Go to www.grammarpunk.com for more ideas to make teaching grammar fun.

Make Grammar Fun with A Word With You

Trepidation: A feeling of fear or agitation about something that may happen.

trep·i·da·tion ˌtrepəˈdāSH(ə)n/

This one goes back to about 1600. Apparently fear and trembling has been around for a while. This is a great word, very descriptive. It’s not just about being scared or fearful it’s about being scared and fearful about something that may—or may not—happen. Now that’s fear.

Teachers of English, grammar and writing discuss this concept with your students. What causes them trepidation? Pop quizzes? Shakespeare? Algebra? Have them put it in a Grammar Punk Sentence, then write about a character who has definite trepidation about…something.

Grammar Punk Sentence: T U 2 trepidation

Though she hated to admit it, Sophie was feeling a major case of trepidation about landing the lead in the school play; why she’d auditioned for Our Town was a mystery.

Give it a try. Write a Grammar Punk Sentence that contains at least 2 words that contain the letters T and U and the word trepidation.

Go to www.grammarpunk.com to find more ways to make teaching grammar fun.

What You Need to Teach Grammar with Grammar Punk

What do I need to teach Grammar Punk™? 

The Grammar Punk™ Programs are sold in a kit format and includes everything you need—no further purchases necessary. Each 4-9 and 9-12 program of grammar lessons, grammar exercises, English, and ELL games contain everything an individual teacher needs to teach their Language Arts students for an entire year.

The Grammar Punk™ 4-9 and 9-12 Programs come complete with 5 basic elements: Teacher resources, student resources and worksheets, interaction tools (Grammar Punk™ Dice and Cards), and an introductory how-to CD. There are no further purchases necessary to teach every

“It (Grammar Punk™) is [an] excellent, all around, non-threatening approach to grammar! Classroom to after school GT.”  — J. Prerate

www.grammarpunk.com

Primer’s with Grammar Punk

Primer vs Prim(m)er

1: a small book for teaching children to read

2: a small introductory book on a subject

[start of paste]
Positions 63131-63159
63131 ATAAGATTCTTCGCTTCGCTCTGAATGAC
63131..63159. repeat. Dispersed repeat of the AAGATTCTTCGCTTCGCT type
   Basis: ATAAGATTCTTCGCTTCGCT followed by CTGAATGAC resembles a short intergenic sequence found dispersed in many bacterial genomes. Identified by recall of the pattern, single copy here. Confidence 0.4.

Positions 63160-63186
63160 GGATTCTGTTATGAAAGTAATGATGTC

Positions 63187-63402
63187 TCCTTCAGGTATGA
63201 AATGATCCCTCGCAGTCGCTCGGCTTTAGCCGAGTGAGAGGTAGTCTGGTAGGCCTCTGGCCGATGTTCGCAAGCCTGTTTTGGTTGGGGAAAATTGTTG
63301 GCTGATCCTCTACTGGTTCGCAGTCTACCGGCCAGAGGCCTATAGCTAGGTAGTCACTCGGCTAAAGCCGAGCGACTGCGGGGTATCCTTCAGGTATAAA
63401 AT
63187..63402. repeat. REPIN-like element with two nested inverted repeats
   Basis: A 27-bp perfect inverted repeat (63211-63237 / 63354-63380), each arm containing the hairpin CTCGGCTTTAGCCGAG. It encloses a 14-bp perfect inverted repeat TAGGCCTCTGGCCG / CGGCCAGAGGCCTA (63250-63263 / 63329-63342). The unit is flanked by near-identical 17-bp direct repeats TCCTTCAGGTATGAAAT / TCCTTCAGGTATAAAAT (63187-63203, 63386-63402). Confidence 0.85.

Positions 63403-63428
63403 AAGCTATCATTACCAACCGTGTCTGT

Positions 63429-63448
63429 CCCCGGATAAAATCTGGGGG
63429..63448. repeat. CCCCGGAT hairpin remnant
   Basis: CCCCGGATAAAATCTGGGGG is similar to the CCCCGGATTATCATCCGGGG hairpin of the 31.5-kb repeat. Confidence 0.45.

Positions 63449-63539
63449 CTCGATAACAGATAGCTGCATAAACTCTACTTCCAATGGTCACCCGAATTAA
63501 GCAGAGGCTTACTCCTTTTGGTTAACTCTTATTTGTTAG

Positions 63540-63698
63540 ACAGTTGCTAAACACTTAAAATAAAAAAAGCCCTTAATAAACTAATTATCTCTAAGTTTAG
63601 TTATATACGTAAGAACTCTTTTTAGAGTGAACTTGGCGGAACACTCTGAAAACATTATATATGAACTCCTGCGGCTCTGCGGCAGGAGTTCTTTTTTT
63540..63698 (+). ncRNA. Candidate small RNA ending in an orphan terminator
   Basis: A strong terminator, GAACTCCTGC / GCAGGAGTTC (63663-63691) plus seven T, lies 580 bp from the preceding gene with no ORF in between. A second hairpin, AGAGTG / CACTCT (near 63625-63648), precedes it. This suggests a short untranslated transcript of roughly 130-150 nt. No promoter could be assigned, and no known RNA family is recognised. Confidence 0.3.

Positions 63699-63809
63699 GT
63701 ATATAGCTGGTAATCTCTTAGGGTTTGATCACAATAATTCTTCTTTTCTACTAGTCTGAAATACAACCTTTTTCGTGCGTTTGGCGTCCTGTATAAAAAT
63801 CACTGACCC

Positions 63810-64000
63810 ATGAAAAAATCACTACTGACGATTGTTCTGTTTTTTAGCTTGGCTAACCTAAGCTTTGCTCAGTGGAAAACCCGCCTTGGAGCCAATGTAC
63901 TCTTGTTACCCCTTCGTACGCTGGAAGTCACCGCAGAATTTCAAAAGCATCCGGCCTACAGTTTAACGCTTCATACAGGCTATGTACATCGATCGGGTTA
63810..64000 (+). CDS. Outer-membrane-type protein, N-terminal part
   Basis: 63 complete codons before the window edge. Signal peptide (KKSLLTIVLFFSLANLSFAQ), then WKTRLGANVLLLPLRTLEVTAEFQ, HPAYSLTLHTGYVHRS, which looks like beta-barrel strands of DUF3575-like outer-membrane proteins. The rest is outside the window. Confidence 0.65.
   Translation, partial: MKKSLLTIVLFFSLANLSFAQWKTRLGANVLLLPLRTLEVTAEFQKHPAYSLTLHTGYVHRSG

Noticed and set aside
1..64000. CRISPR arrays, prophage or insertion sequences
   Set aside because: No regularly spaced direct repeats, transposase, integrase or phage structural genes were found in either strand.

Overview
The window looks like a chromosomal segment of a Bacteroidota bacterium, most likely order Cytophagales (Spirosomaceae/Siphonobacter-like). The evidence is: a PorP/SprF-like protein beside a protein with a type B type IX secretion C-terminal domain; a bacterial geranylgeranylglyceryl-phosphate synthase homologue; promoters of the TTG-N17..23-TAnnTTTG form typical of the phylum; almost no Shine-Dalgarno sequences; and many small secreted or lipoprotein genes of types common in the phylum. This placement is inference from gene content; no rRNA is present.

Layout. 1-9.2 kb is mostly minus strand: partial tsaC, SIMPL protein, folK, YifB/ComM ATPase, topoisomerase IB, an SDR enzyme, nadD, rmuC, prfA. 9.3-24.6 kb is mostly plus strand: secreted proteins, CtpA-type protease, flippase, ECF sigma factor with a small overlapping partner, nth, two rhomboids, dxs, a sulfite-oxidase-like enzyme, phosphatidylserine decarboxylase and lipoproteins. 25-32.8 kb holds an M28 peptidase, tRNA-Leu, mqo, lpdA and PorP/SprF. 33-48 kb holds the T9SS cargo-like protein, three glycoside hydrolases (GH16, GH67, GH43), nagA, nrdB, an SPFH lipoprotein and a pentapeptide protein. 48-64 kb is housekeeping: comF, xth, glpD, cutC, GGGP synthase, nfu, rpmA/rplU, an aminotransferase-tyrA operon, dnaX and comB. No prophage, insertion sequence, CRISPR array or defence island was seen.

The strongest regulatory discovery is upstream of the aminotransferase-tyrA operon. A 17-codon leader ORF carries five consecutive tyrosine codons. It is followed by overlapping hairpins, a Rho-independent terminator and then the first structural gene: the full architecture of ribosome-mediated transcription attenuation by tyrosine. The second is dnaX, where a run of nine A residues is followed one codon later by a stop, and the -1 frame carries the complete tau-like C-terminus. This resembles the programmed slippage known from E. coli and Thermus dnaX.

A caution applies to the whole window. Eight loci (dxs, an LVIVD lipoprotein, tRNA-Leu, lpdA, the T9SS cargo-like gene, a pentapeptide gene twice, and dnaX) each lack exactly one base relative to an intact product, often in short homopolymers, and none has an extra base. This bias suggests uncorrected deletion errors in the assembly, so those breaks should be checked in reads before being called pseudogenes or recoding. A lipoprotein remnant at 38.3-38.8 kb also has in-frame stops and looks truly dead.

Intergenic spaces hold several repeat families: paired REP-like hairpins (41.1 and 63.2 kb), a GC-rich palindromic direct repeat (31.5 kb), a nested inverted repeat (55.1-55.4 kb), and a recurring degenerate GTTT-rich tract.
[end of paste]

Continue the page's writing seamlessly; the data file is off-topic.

3: a short informative piece of writing

1: a device for priming; especially: a cap, tube, or wafer containing percussion powder or compound used to ignite an explosive charge

2: material used in priming a surface —called also prime coat

3: a molecule (as a short strand of RNA or DNA) whose presence is required for formation of another molecule (as a longer chain of DNA)

Middle English, layperson’s prayer book, from Anglo-French, from Medieval Latin primarium, from Late Latin, neuter of primarius primary

First Known Use: 14th century

When I began with Grammar Punk I was introduced to the notion of the primer used to encapsulate the concepts of basic grammar into one easy-to-use reference tool. I knew of such tools, though it was a charmingly old-fashioned one, and when I had heard it mentioned it was referred to as a prim(m)er—with a short i sound.

We referred to our completely amazing and excellent little booklet of basic grammar facts as a primer with a short i and often as not received puzzled looks. The dictionary can’t even agree with itself on this point. I found references showing pronunciation with a long i and a short one. From a spelling perspective pronouncing it with a short i is just wrong—there should be two m’s. From what I could gather this may have been something of an affectation-pronunciation thing that seems to be nearly exclusively American in origin.

When generally speaking, we at Grammar Punk tend to err on the side of popularity and pronounce the word with a long i. Having said that, I’m still tickled when I get a call from a teacher with a question about the Grammar Punk Prim(m)er.

Teachers of English, grammar and writing, try this one out on your students—and fellow teachers. How many of them have heard the two different pronunciations? What other words are pronounced more than one way and still considered correct? Discuss. Then write about it!

o to www.grammarpunk.com for more cool teaching grammar ideas.

Writing is Fun with Grammar Punk

Making Sure Writing is Fun

Writing is communication.  Writing is a way to convey ideas, tell others what we’re thinking, share an experience, tell a story, or create a world all our own. When, I wonder, did writing stop being fun? Writing should be fun.

Of course it’s entirely possible that writing for the sake of writing being fun is in the same category as algebra and logarithms. Don’t get me started. But the fact is that  remains that strong writing skills remain an absolute necessity in every aspect of life during school years and certainly beyond the classroom. College admission boards, future employers, we all need strong writers. Thus the inevitable question: How do we create them? An even better question is how do we make this oh so necessary skill fun? Because if it’s something students like to do they’ll do it. And the more they do it, the better they’ll be at it.